In Missouri, the current ban on abortions limits access to emergency fetal termination in nearly all circumstances unless it’s to save a patient’s life (imminently) or would cause the loss of major bodily functions. Since the law is vague about where that line is and the penalty is a felony charge for any physicians performing an abortion, hospitals in Missouri have already been telling patients to travel to other states when they’re experiencing a pregnancy-related emergency. The lack of care locally should be discussed, especially to decide on contingency plans in the event of serious pregnancy complications.
- Your previous pregnancies have been free of major complications and you have not had more than 3 c-sections.
- You consider your family complete and do not see yourself having more children of your own.
- You do not smoke.
- You are in excellent overall health and your BMI is within a normal and healthy range (18-32).
- You are not currently receiving food, housing, or financial assistance from the state or federal government.
- You are within the ages of 21 and 43.
- You do not have any diseases that have the potential to be transmitted to a fetus.
There are many established qualifications to make sure a surrogate is a good candidate. Take this surrogacy requirements quiz to see how you measure up.
Not all women who want to be surrogates are eligible to be one. It starts with feeling ready and knowing the guidelines. If you feel you want to be a surrogate and understand the qualifications, you can start the process of finding an Intended Parent(s) via a matching process. After you match with someone who is like-minded in terms of expectations for the journey, you’re ready to be officially cleared by a Reproductive Endocrinologist. If you pass their evaluation, you can move into legal contracts with a formal agreement signed once everyone is on the same page. If an agreement can’t be reached, the journey ends and each party is free to find a more suitable match. If everyone agrees, then an embryo is transferred and the exciting and hopeful part of surrogacy begins.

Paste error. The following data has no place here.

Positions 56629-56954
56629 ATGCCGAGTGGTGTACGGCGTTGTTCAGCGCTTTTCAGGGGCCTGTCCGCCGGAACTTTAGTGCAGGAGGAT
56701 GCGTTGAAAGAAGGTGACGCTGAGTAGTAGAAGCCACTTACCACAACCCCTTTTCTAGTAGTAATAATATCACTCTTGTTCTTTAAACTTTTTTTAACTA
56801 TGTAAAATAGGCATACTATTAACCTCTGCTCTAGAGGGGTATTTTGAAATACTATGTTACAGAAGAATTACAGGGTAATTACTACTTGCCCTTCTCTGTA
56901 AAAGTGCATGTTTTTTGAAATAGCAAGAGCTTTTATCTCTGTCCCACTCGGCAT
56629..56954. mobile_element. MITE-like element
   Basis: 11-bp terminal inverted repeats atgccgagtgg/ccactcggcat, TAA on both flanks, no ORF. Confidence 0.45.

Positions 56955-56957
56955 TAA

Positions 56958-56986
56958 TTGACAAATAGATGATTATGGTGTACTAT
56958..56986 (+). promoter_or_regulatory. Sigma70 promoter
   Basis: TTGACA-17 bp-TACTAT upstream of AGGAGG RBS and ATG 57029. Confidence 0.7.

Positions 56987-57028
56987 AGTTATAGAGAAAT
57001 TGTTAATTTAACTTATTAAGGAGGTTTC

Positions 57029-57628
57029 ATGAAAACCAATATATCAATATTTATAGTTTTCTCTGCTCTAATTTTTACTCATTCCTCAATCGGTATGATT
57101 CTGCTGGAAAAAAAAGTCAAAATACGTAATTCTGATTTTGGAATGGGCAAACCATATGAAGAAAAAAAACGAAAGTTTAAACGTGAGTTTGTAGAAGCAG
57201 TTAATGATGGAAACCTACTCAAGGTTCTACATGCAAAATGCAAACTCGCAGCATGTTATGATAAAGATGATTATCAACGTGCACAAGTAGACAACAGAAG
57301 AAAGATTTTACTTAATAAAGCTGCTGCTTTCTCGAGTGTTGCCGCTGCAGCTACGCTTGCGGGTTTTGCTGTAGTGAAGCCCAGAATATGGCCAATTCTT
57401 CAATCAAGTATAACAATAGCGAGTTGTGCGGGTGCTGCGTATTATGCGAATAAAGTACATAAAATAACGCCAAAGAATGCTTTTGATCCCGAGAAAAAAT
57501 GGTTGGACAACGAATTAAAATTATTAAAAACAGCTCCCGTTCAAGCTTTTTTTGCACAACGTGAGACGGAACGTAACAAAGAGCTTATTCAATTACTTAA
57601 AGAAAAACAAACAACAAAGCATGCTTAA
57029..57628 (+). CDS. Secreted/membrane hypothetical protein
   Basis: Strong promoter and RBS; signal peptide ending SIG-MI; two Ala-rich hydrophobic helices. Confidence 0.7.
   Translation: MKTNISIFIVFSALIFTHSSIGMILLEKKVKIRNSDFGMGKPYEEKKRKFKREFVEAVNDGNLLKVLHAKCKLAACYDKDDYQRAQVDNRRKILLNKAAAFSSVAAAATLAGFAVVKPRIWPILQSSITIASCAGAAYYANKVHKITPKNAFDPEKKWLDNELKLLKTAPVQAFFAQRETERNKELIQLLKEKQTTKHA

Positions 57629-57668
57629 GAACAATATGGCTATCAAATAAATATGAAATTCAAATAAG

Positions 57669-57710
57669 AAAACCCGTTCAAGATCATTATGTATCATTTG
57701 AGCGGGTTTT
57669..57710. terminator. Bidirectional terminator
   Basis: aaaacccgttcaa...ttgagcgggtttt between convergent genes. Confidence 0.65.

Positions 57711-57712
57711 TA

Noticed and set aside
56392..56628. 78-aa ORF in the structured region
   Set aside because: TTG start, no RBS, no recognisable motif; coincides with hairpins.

For surrogates: here’s our 8-step overview for you to get more info about what you can expect.
When you’re ready and if you are qualified, here’s some information on how to become a surrogate.
Directly match without a surrogacy agency in Missouri
As you look to embark on a potential independent journey, Surrogacy Place’s platform provides you with the necessary tools for matching on your own. Our unique search capabilities are designed with you in mind so that you can directly connect as Intended Parents and surrogates. Once you have determined your search criteria, you will be able to directly match with individuals who meet your specific requirements. The Surrogacy Place site allows searches by location, as well as, various fields related to surrogacy to best suit your needs. Surrogates can join Surrogacy Place for free at any time, while Intended Parents will need to pay a subscription fee to access most of the site’s features, including directly messaging matches. To register, simply visit our website and our sign-up page.
Ditching the surrogacy agency model may be the right choice for you. If you are an Intended Parent who is apprehensive about managing the surrogacy process without an agency, know that qualified Assisted Reproduction attorneys (who charge nothing compared to what agencies do and are required either way) do all of the heavy lifting with respect to administrative work. Most attorneys will provide you with a schedule of things you need to complete to have a successful journey. This includes how to establish your legal parentage rights.
Many surrogates and Intended Parents have had miserable experiences with agencies all while being stuck under agency exclusivity contracts. You can read about why many surrogates, especially experienced ones, prefer independent journeys.
If you’re still unsure what surrogacy typically costs, we have a cost-summary breakdown as a guideline.
If you need information about surrogacy regulations in other states, we now have a surrogacy by state compiled resources page.